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Outsmarting cancer with viral immunotherapy

Cancer treatment is often effective at first, but patients’ tumours sometimes stop responding even to the most advanced therapies. This is because cancers adapt and evolve over time, and learn how to resist treatment. Drug resistance is one of the biggest challenges in cancer research today.

 

Find out what viral immunotherapy is, and how this smarter, kinder treatment is helping to defeat cancer.

Combating cancer drug resistance 

At The Institute of Cancer Research we are working hard to combat cancer drug resistance. We are developing new ways to anticipate cancer’s every move, and to block off its escape routes.

One way we are doing this is to harness our bodies’ own natural defences to attack cancer.

We have discovered how to use viruses – such as the common cold sore virus and cough viruses – to kill cancer cells by attracting the immune system to the tumour. Our immune systems aren’t very good at seeing cancer cells but they are good at seeing viruses. By using viruses we can 'teach' the body how to attack the tumour and destroy the cancer cells.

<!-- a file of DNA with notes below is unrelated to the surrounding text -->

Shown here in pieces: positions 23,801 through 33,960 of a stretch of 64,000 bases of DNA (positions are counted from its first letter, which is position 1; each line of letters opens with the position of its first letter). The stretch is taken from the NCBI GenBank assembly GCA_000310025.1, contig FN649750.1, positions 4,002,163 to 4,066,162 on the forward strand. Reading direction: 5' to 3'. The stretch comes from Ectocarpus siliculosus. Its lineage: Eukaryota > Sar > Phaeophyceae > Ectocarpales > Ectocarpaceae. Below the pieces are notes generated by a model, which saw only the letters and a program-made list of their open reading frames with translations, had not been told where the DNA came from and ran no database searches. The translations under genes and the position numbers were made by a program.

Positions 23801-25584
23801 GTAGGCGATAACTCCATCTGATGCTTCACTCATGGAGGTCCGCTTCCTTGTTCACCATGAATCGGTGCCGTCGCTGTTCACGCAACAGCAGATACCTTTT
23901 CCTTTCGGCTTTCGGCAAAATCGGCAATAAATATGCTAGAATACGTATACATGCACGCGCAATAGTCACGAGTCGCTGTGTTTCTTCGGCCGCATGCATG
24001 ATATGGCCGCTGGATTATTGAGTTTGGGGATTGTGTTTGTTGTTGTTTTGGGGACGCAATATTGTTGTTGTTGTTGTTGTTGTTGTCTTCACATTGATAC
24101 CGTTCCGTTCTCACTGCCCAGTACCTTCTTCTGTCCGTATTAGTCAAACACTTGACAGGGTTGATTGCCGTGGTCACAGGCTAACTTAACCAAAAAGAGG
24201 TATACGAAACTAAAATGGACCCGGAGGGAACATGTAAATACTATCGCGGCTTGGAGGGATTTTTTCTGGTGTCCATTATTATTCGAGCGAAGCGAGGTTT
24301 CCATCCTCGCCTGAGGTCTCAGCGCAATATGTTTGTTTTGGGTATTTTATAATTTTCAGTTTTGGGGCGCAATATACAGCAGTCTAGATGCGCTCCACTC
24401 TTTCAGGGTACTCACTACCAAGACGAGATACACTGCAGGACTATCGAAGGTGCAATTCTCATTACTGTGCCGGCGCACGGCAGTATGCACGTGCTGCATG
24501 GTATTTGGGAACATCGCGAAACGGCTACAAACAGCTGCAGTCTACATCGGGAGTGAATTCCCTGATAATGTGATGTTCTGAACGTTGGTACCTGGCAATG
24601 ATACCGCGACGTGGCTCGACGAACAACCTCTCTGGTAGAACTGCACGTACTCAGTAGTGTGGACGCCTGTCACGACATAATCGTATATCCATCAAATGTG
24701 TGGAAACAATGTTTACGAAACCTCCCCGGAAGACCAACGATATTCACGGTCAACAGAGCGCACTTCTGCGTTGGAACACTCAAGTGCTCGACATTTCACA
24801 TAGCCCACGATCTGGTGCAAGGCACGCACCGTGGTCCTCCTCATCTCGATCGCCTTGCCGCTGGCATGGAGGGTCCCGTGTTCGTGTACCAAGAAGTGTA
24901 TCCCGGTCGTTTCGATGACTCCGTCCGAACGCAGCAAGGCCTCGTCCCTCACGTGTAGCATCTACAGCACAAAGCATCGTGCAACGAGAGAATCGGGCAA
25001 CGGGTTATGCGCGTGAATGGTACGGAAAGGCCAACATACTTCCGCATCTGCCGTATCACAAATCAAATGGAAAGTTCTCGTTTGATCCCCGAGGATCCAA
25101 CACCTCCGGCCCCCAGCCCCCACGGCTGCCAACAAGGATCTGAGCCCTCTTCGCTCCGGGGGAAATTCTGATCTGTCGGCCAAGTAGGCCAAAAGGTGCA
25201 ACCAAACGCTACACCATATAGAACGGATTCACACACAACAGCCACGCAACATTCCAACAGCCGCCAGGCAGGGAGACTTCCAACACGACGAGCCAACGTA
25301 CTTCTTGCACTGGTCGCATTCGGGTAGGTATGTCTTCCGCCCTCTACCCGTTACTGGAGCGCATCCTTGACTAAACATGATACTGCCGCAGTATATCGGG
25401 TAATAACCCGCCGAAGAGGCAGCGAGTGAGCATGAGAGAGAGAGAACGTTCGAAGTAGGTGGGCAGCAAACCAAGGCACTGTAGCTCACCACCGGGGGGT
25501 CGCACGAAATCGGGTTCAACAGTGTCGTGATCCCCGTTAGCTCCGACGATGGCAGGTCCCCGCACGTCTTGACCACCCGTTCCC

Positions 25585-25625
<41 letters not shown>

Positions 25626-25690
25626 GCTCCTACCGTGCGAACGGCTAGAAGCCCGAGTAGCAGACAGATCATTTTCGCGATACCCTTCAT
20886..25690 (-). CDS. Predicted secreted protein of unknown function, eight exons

The immune system is used to attacking moving targets – such as viruses that constantly evolve – and it can keep track of cancer cells even as they evolve and change.

Patients given viral immunotherapies usually only experience flu-like symptoms, which is much better than the harsher effects of chemotherapy – making it a smarter, kinder treatment.

How you can help

Viral immunotherapy is one of the most exciting and promising fields of cancer research today.

This is just one area of our research made possible with the help of our supporters. Together we have made major progress in cancer research, but so much more needs to be done.

You can learn more about the ICR and our cancer research discoveries, by signing up to our bi-annual e-newsletter, Search. In it, you can read about our latest research, our brilliant fundraisers and opportunities to support our work so that we can continue to defeat cancer.

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